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The anti-Israeli block has cracked

2019-12-02T21:47:21.750Z

Willie Abraham



Last Thursday, Bolivia's foreign minister, Karen Longrich, announced the resumption of diplomatic relations with Israel, a decade after then-President Abu Morales cut off relations with Jerusalem due to Operation Cast Lead. The resumption of relations was made possible after Morales, who was hostile to Israel and the US, resigned about a month ago, and his administration was replaced by a pro-American transition government.

This may be a specific event, but there is reason to suppose that it is not detached from a gradual trend of approaching Israel by elements that have so far maintained or removed it. About two weeks ago, for example, intellectuals from around the Arab world gathered to promote a relationship with Israel and even put an end to the boycott and BDS campaign. Notable was the presence of the late Egyptian President Anwar Sadat's nephews. The aforementioned convergence, together with the declaration by Bolivia's foreign minister, indicates a spirit of turnaround in relation to Israel.

So why does Bolivia announce the renewal of diplomatic relations with Israel? First - the religious connection. More than 2 million evangelical Christians live in Bolivia, which is about 19 percent of the population. This is a religious stream that is favorable to Israel, and its leaders in other countries are interested in strengthening ties with its government. Tourism revenue also has a bearing on policy change. Foreign Minister Longrich hinted at considerable economic consequences due to the decline in the number of Israeli tourists. Although Israelis constitute only three percent of the country's visitors, the economic loss due to severing ties with Israel is estimated at about $ 50 million a year.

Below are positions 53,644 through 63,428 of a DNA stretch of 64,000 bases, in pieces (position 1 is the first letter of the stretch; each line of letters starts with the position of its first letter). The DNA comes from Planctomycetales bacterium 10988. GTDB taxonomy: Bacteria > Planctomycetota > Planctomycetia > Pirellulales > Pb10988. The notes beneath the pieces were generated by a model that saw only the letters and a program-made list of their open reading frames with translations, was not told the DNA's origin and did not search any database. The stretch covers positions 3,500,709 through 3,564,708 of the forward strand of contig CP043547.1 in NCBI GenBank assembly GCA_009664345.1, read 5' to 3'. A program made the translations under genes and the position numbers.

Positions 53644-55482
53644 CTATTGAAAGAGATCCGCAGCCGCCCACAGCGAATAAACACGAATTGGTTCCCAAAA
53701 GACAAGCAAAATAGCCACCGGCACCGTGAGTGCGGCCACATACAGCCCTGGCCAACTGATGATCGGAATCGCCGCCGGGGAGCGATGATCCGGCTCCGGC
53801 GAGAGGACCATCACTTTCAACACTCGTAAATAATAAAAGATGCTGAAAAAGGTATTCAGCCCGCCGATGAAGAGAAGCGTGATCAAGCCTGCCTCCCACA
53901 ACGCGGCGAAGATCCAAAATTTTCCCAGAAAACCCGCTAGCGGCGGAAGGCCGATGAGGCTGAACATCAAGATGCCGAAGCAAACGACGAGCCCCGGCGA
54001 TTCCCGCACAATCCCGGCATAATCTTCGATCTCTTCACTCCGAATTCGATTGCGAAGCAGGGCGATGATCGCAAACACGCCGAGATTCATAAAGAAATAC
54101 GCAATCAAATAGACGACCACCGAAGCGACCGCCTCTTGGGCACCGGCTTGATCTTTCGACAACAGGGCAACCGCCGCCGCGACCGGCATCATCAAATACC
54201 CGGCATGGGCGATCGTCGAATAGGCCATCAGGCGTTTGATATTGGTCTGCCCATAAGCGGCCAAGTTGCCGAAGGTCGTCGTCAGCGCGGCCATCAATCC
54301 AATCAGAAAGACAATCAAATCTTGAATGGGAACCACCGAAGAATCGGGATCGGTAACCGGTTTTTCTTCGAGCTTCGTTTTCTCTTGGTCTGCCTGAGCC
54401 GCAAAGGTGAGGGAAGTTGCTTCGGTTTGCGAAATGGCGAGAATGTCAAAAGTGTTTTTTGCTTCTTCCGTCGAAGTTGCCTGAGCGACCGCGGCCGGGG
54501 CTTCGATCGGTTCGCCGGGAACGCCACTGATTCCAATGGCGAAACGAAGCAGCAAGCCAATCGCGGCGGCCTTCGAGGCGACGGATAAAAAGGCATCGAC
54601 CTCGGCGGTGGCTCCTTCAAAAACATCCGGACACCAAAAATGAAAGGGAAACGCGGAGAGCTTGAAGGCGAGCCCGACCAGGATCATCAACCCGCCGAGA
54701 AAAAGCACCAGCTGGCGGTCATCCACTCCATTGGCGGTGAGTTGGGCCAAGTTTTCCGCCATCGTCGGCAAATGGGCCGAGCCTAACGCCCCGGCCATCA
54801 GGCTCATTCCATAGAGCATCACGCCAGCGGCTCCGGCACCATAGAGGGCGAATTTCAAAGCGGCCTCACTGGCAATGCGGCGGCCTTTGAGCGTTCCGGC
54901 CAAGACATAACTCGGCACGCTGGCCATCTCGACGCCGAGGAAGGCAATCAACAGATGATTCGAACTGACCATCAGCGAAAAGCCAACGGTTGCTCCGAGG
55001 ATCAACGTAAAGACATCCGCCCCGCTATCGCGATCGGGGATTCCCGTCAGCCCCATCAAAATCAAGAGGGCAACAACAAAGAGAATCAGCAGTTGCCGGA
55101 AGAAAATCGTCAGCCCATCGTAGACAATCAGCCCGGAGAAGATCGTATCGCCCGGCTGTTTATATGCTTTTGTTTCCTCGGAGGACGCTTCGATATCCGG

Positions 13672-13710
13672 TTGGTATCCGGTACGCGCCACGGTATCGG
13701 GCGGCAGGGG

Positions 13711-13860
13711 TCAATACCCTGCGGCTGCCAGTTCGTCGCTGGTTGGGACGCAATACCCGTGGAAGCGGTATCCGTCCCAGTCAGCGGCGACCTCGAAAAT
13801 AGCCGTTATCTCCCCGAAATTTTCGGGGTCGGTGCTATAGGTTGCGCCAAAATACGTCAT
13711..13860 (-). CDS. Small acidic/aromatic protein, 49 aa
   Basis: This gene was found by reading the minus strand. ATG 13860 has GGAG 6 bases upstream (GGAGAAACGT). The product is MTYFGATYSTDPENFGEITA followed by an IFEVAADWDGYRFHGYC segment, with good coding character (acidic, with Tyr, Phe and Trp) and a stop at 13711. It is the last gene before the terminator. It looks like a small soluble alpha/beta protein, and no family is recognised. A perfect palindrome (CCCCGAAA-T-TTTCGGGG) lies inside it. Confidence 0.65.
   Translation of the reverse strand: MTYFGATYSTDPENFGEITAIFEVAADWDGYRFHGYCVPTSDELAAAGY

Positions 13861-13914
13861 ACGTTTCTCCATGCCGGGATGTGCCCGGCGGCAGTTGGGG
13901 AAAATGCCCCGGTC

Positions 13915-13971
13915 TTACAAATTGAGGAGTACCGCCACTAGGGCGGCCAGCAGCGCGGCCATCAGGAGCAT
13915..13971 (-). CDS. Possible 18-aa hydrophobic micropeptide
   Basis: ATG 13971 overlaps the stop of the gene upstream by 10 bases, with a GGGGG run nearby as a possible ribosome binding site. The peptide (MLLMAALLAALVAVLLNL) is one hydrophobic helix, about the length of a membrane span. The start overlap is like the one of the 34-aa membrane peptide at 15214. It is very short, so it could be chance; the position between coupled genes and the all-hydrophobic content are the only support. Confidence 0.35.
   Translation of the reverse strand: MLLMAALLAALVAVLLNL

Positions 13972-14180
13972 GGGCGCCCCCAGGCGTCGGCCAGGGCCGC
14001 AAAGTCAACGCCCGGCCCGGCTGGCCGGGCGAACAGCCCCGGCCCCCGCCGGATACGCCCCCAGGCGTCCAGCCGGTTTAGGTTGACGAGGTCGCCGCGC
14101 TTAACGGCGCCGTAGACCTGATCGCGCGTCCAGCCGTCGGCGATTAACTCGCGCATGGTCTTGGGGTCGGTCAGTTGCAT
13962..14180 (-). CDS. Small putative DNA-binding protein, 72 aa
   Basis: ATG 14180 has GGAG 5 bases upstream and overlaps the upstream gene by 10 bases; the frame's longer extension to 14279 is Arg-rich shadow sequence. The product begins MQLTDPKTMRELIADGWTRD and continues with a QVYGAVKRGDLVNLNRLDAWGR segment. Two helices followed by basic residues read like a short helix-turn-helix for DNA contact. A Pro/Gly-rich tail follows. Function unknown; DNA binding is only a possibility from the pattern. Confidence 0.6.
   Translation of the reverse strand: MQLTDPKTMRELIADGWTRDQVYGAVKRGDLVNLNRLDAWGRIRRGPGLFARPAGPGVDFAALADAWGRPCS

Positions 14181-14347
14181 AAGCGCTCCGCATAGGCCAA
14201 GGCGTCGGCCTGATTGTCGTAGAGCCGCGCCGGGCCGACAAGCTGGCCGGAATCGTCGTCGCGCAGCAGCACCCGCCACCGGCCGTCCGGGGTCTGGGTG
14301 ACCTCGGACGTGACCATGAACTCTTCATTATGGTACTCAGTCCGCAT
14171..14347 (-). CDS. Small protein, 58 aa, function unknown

And finally, a water crisis in Bolivia also has its share of the turnaround. Water sources in the South American state are dehydrated as a result of the combined effect of melting Andean glaciers, in the form and mismanagement of the water sector. Bolivia, like other countries in the world (California, for example), is likely considering importing Israeli technology to solve the water crisis. Israel is at the forefront of developing technological solutions to save water and utilize water resources to produce drinking water. While Israel specializes in setting up desalination plants throughout the state, this solution may not be economical due to Bolivia's distance from the sea. A more suitable solution to Bolivia's geographical location can come from a world-renowned Israeli company that has developed economical and accessible solutions for producing clean air from drinking water (salinity only).

Quite a few other countries are "thirsty" for Israel's technological solutions. More and more countries are realizing its technological power, and the desire to renew ties with it and to lead economic and scientific collaborations may be the key to breaking the anti-Israeli bloc.

Dr. Willie Abraham is a lecturer in the Department of Technology Marketing at Sapir College

For more opinions of Willie Abraham

Source: israelhayom

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